Commissaries, food processors, distribution centers and more typically need to store products in a warehouse before shipping them to customers. These facilities also typically carry ingredients, supplies and food items in bulk while they wait to be utilized.

These large numbers of stored products make inventory management an important step in food processing and distribution.

Companies like Apex Supply Chain are helping production facilities make inventory management easier and more efficient for their employees.

“It’s easy to devote too much time and resources to manually managing their mobile devices, or not managing them at all, which decreases productivity while increasing costs,” says Kent Savage, founder and CEO of Apex, based in Mason, Ohio. “Similarly centralizing this equipment also leads to lost productivity.”

Apex provides self-serve, automated locker solutions for mobile asset management. Employees scan their badge to access a mobile inventory device in seconds. This helps facility managers track, control and manage mobile devices, including handheld scanners.

Savage says this solution provides many benefits, including the ability to establish accountability.

“By assigning each device to a locker, management knows who’s checked out what device,” he says. “They can even assign devices to different employees across shifts. If an employee doesn’t return a device after a shift, managers are automatically notified.”

Having inventory tools ready and waiting can also help eliminate downtime from misplaced equipment and automating these tasks typically brings a 40 percent reduction in repair and replacement costs, according to Apex.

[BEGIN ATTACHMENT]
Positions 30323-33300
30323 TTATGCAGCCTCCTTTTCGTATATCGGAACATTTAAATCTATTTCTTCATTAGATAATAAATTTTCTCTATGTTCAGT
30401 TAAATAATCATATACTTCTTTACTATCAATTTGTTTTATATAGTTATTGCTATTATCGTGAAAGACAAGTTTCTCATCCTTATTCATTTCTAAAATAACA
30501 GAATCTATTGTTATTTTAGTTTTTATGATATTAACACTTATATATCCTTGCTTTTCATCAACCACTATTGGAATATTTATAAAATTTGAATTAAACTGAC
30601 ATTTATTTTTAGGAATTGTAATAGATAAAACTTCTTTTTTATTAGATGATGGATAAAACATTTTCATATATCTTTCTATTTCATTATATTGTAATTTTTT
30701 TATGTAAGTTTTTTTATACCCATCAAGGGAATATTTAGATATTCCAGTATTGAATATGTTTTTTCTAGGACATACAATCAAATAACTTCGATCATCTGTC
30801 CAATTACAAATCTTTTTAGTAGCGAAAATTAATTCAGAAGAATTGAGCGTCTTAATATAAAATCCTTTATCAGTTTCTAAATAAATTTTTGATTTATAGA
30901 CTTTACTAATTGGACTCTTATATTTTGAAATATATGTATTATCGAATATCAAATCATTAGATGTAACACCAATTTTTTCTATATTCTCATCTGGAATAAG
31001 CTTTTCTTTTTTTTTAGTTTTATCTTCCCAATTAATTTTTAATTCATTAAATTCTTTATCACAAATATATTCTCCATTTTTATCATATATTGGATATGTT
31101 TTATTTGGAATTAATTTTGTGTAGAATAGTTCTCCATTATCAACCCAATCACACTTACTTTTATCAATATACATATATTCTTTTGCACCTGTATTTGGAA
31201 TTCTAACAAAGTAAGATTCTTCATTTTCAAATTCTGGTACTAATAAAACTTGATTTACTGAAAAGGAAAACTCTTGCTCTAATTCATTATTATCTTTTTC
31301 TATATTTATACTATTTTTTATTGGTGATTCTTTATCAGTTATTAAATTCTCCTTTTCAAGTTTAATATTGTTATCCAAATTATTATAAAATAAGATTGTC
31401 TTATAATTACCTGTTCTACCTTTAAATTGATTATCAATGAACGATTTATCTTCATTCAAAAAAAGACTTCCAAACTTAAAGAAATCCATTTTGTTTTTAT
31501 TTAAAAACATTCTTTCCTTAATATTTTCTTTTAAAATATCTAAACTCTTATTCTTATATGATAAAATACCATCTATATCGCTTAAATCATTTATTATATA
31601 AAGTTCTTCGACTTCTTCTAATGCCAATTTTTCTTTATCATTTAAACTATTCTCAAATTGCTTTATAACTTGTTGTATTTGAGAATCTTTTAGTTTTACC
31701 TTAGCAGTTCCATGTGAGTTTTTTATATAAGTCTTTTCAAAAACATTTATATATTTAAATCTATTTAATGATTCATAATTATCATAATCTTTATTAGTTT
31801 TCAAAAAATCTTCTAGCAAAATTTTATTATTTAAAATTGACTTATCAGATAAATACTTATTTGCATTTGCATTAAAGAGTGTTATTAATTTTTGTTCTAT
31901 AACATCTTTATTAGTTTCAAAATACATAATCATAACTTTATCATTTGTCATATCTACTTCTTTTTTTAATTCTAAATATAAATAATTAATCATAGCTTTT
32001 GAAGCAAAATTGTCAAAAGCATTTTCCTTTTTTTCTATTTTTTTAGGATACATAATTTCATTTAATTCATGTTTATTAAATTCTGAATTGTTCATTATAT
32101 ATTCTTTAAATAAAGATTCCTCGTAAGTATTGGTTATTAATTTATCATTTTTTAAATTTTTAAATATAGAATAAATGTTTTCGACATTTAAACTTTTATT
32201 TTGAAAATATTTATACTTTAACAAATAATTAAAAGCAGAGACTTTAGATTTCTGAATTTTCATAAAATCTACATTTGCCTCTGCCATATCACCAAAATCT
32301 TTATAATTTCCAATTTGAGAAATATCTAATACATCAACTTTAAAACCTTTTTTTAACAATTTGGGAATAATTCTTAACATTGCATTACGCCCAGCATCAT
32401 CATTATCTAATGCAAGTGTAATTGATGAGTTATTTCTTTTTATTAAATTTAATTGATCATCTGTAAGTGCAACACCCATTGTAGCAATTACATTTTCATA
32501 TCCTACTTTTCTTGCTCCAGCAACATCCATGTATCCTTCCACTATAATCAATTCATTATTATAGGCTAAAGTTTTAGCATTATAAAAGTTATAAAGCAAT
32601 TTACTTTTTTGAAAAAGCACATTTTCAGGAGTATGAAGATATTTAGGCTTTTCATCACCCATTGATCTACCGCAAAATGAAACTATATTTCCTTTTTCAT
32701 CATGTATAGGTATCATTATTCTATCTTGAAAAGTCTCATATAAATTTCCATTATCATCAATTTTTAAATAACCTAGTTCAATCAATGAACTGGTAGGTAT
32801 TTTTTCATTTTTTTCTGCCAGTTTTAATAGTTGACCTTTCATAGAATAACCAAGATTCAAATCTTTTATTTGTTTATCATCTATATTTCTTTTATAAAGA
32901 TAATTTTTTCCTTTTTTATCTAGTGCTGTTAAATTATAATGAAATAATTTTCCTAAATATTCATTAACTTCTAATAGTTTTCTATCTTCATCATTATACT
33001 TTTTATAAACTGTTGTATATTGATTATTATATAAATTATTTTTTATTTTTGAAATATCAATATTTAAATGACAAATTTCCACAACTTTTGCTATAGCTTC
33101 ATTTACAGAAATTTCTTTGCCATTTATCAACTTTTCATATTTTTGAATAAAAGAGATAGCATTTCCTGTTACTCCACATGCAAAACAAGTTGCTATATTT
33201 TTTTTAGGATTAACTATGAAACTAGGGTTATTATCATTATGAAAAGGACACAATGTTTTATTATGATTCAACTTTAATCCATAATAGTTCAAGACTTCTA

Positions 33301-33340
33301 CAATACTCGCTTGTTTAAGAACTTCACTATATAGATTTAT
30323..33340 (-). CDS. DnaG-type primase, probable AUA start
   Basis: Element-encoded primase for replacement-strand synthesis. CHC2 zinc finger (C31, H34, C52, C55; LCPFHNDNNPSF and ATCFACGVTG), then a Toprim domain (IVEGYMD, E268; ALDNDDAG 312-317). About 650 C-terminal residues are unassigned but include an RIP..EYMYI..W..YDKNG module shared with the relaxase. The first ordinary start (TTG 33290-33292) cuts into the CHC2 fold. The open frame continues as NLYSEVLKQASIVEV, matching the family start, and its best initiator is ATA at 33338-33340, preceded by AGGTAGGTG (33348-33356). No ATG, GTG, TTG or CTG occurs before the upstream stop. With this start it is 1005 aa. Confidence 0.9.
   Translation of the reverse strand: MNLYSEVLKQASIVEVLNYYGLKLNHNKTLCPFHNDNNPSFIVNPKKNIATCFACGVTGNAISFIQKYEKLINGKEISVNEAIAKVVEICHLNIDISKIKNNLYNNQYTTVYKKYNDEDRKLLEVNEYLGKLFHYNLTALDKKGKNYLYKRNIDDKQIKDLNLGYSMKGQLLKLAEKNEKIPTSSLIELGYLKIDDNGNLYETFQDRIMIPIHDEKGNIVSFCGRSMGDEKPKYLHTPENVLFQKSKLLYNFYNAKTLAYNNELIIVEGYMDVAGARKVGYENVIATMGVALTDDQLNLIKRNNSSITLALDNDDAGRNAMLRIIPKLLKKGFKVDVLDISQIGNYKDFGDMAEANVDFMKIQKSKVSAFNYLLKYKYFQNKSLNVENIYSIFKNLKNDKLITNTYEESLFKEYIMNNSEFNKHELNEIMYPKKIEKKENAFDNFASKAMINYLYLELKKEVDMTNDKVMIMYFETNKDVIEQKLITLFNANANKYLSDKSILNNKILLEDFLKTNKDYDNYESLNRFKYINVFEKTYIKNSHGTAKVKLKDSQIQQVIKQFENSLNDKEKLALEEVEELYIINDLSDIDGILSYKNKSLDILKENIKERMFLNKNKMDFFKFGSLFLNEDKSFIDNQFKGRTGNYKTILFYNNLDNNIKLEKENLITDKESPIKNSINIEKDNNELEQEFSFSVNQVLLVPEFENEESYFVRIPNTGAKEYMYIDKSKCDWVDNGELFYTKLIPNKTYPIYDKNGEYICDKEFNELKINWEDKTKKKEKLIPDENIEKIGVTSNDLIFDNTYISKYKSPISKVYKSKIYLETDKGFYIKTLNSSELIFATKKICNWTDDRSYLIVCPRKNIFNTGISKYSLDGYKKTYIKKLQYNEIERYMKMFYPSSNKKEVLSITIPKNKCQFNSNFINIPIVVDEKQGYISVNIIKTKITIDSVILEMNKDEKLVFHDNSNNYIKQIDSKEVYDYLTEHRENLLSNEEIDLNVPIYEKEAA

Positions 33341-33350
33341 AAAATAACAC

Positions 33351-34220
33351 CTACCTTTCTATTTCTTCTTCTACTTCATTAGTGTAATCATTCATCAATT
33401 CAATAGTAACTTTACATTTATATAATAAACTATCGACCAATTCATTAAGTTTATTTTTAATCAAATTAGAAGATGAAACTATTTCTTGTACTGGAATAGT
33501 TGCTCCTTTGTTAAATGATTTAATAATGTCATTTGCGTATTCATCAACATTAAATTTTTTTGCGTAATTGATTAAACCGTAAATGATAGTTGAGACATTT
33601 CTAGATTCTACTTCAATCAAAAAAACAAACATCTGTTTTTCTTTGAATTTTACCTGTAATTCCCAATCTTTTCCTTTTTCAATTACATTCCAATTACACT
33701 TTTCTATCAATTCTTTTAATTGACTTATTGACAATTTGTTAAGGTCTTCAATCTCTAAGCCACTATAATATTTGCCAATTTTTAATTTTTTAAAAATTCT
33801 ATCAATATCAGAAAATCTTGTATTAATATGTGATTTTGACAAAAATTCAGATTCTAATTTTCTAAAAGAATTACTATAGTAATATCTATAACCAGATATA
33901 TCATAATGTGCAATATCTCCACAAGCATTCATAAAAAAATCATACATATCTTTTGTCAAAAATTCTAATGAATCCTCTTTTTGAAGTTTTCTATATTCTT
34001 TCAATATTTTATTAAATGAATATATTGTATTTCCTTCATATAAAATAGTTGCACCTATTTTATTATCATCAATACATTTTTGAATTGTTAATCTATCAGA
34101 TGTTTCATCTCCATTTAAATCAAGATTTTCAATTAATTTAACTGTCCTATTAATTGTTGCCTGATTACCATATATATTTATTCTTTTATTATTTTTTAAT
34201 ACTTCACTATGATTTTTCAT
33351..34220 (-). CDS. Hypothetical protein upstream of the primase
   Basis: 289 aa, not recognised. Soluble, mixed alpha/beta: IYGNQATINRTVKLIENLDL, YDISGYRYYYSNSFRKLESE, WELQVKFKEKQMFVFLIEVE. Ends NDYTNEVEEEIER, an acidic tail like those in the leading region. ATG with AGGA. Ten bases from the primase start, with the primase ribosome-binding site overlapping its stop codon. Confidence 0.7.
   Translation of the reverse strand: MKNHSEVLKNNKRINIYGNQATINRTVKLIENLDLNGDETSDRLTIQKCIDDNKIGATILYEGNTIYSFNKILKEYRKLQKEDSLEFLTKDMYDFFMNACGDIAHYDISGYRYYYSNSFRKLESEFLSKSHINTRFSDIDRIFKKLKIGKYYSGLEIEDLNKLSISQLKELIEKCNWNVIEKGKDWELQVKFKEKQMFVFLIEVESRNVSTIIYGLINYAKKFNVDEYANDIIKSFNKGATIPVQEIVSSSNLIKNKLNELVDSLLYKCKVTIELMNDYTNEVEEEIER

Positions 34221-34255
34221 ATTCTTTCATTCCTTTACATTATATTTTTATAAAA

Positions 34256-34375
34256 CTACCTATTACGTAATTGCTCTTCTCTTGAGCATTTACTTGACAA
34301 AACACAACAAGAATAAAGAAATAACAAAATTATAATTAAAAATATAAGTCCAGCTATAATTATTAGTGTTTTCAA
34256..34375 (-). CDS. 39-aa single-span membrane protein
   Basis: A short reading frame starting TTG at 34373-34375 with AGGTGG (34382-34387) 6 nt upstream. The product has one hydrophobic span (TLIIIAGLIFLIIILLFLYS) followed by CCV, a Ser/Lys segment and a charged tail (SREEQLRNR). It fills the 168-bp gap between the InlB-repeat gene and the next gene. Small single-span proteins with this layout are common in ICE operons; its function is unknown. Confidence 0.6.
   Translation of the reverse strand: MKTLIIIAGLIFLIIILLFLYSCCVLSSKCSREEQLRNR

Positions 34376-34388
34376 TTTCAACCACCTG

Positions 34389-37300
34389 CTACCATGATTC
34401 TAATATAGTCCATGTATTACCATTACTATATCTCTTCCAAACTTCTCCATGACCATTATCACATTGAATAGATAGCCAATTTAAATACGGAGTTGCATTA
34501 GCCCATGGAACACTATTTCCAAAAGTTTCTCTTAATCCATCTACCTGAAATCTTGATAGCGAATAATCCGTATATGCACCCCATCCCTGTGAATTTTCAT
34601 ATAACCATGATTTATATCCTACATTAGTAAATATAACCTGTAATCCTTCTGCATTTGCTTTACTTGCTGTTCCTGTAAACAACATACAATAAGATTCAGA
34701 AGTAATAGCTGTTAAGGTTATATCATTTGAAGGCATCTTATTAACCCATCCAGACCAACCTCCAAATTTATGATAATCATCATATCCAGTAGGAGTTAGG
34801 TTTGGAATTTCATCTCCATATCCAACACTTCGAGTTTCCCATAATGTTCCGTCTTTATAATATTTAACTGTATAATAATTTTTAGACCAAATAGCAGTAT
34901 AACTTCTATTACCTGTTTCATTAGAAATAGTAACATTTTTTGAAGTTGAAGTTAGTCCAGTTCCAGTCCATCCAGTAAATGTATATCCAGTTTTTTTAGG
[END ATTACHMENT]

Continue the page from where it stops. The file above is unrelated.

“And instead of centralizing management of the equipment in a single location within warehouses with several hundred thousand square feet of space, Apex lockers can easily be deployed across a facility to eliminate the downtime required to visit a centralized tool crib to check a device out and back in at the end of a shift,” Savage says.

Savage says employees will routinely hide their favorite inventory devices to ensure they can use them the next day. If a device is broken or lost, employees do not always tell management, making it difficult to ensure every employee can access a device as needed. This also requires companies to buy a surplus of devices, which makes costs add up quickly.

“Our customers initially wonder if automating this manual process can have a big impact on their operations,” Savage says. “But the high costs of mobile devices warrant this technology to ensure a proper return on this investment is realized. And while adding minutes to an employee’s shift may seem minor, consider these minutes across every employee, shift and location. The productivity increases are impressive.”

Apex customers include Casey’s General Store, Kraft Foods, Little Caesar’s and other foodservice companies. Savage says the self-serve solution can work in central kitchens, production facilities and even retailers with front-of-house needs.

“Self-serve automation can assist in front-of-house as well as back-of-house,” he says. “Consider how any technology investment will impact your entire facility — employees, customer and operations — to ensure you do not create new problems with new technology.”